New data released by Ent Group shows that while the growth of cinemas in China continued in the first half of 2015, the pace of growth is slowing significantly.
According to Ent Group the first six months of 2015 saw an addition of 600 new cinemas with 2,449 screens, putting the total in China at 26,244. This is an average daily growth rate of 13.5 screens. Yet even as Chinas box office is breaking records, a slowdown in cinema growth points to a potential deeper malaise. Because the rate of China’s cinema growth is slowing, both year-on-year and month-on-month.
The year-on-year screen growth fell by -6.4%, having increased 28.7% in the previous period. The average number of screens per site also declined, coming in at 4.08 in the last six month period, compared to 4.99 in the comparable previous period. This is most likely a result of smaller multiplexes constructed in tier-two and -three cities, another indication that the cinema building boom could be running out of steam.
What is perhaps most troubling is the 2015 month-on-month decline in the number new cinema and screens added. Starting from a high of 126 cinemas and 567 screens in January 2015 this declined even single month (with the exception of February) to just 79 cinemas and 342 screens in June, as seen in the chart below.
Furthermore, statistics for July show that only a further 54 cinemas were added that month with a total of 295 screens, also representing an all-year low (though higher average of 5.46 screens per cinema). This means that an average of “just” 9.5 screens per day were opened last month.
While some of this is seasonal, when put within the context of the larger economic issues and the factors underpinning the box office boom, this is a troubling long term indicator. These statistics have been largely overlooked by the focus on China’s record box office, which during the same period grew 48.82% to CNY ¥202.2 billion (USD $32.57 billion) and provided some monster-size domestic hits. However, the box office is heavily skewed to a small proportion of high-end cinema (and Imax/PLF installations), primarily in tier-one and tier-two cities.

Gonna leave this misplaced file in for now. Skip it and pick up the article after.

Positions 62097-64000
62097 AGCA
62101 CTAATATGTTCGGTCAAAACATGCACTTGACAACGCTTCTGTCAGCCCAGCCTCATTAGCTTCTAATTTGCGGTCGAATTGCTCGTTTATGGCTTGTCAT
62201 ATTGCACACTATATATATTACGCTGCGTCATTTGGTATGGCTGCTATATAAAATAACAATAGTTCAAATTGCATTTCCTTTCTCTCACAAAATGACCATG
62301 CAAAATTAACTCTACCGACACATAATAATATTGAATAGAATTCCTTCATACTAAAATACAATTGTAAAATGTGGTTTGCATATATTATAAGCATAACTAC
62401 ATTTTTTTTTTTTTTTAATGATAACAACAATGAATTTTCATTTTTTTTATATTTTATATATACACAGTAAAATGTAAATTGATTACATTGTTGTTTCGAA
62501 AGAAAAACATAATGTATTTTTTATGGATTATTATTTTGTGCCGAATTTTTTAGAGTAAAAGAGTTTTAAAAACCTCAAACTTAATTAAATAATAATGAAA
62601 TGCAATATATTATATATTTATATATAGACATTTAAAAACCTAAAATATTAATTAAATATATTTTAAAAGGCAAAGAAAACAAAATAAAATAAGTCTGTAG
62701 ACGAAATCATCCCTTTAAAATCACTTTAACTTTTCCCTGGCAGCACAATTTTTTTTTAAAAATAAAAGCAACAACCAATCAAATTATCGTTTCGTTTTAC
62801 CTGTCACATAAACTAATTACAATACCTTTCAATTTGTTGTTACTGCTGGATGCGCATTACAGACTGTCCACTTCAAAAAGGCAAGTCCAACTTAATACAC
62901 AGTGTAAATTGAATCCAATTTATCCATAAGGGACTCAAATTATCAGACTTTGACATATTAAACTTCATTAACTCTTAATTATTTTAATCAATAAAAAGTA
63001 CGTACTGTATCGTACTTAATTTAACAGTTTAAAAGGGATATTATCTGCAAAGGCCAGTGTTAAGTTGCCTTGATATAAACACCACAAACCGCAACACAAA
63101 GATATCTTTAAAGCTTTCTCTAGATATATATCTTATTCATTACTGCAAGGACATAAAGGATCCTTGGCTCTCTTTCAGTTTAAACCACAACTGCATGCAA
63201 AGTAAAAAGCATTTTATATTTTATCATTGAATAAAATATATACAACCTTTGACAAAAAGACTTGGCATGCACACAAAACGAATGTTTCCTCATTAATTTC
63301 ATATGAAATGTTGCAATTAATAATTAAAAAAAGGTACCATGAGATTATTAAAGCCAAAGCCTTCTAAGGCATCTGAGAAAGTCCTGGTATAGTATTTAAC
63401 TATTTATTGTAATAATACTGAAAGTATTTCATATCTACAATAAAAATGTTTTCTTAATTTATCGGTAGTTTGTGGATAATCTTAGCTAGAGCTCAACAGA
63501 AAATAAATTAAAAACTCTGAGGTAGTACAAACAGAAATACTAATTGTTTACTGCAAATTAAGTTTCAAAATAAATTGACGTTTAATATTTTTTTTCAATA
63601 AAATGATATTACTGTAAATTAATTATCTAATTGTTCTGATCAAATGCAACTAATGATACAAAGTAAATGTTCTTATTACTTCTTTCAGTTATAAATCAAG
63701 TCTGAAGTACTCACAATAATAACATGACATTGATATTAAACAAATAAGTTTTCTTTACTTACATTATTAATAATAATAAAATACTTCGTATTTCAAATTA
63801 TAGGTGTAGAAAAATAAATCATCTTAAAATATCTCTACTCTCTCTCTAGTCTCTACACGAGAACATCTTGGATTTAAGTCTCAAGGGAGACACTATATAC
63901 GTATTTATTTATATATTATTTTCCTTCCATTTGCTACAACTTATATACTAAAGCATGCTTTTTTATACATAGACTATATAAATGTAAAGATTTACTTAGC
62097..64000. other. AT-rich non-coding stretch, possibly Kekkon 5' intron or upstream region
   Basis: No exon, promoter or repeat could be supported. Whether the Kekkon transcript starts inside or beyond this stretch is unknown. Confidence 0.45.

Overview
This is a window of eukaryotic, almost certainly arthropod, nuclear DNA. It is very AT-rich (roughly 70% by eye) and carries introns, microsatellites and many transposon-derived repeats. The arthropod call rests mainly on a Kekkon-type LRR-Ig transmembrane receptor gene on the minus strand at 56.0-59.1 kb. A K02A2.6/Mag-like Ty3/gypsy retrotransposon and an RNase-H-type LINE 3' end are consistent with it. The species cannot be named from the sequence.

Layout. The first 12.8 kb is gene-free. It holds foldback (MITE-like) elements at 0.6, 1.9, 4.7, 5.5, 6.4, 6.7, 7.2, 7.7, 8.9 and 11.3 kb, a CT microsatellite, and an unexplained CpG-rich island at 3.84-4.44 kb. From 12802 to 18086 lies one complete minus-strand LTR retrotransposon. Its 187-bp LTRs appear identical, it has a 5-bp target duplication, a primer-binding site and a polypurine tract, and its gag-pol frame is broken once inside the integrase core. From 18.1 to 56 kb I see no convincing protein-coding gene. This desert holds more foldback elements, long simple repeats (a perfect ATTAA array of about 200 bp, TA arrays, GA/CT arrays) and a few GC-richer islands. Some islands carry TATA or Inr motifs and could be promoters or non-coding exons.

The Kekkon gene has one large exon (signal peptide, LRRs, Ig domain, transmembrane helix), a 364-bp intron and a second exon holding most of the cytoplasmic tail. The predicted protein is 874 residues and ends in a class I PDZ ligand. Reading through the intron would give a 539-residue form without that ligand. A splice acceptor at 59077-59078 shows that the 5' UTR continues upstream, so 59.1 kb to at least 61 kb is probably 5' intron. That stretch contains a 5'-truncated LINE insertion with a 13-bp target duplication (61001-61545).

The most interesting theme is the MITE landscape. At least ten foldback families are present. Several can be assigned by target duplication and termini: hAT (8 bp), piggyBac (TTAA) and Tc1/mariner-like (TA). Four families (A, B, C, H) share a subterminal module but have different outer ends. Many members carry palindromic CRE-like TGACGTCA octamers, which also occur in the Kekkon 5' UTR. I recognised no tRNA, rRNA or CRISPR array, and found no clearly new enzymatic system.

Of the country’s 26,000+ screens, the Top 100 cinema sites accounted for 14% of China’s total box office, with the Top 500 accounting for almost half (42.8%) of the national BO. Wanda was the biggest exhibitor with 14.3% market share, with the three largest exhibitors capturing 30.9% of the national box office and Top 10 accounting for 76.7%, or more than three-quarter. There is thus heavy concentration but also fierce competition between a handful of operators. Notably the highest performing individual cinema is not a Wanda cinema, but the Jackie Chan International Studios in Wukesong.
Beijing topped the nation in terms of ticket price during the first six months of 2015 at CNY ¥46 (USD $7.41), exactly CNY ¥10 (USD $1.61) higher than the national average. However, in July the Beijing average fell to CNY ¥44 and the national average was down to CNY ¥35. While this is a small decline, coming as it does during a busy period, it shows that competition is intensifying and depressing cinema ticket prices.
It is too early to tell whether this downward trends trend is a temporary phase or a longer term decline. The busiest time in Chinese cinemas tends to be Chinese New Year (a.k.a. Spring Festival) in February, which saw the largest number of new screen openings this year and may also do so in 2016. There has also been confident predictions that Chine could achieve 100,000 cinema screens by moving beyond over tier-four cities and tapping into the rural population of 700 million that currently has no access to modern cinema facilities.
Yet several factors point to a less rosy scenario. A recent report looking at the link between cinema and shopping malls (80% of new malls in China have a cinema) demonstrated “the overall box office growth in Chinese cinema mainly due to the extensive construction of a new theater drive,” rather than a growth in attendance. Given the concentration of box office coming from relatively few high-performing cinemas, adding more cinemas will not increase box office at the same pace. Put another way, a further 74,000 screens in addition to the existing 26,000 will not quadruple box office in China; at best it will double it.
Added to this the fierce competition by BAT and other on-line ticketing majors is likely to see the proliferation of over-subsidised smartphone ticketing, a slowdown in the overall economy and the China stock market melt-down last month. Even Wanda has lost some of its sheen, with questions about insider trading surrounding its most recent domestic acquisitions, even involving the Chairman’s wife.
If the trend of fewer and fewer cinemas opening continues to the end of the year it may be time to revise the predictions of when China will overtake the United States in terms of box office.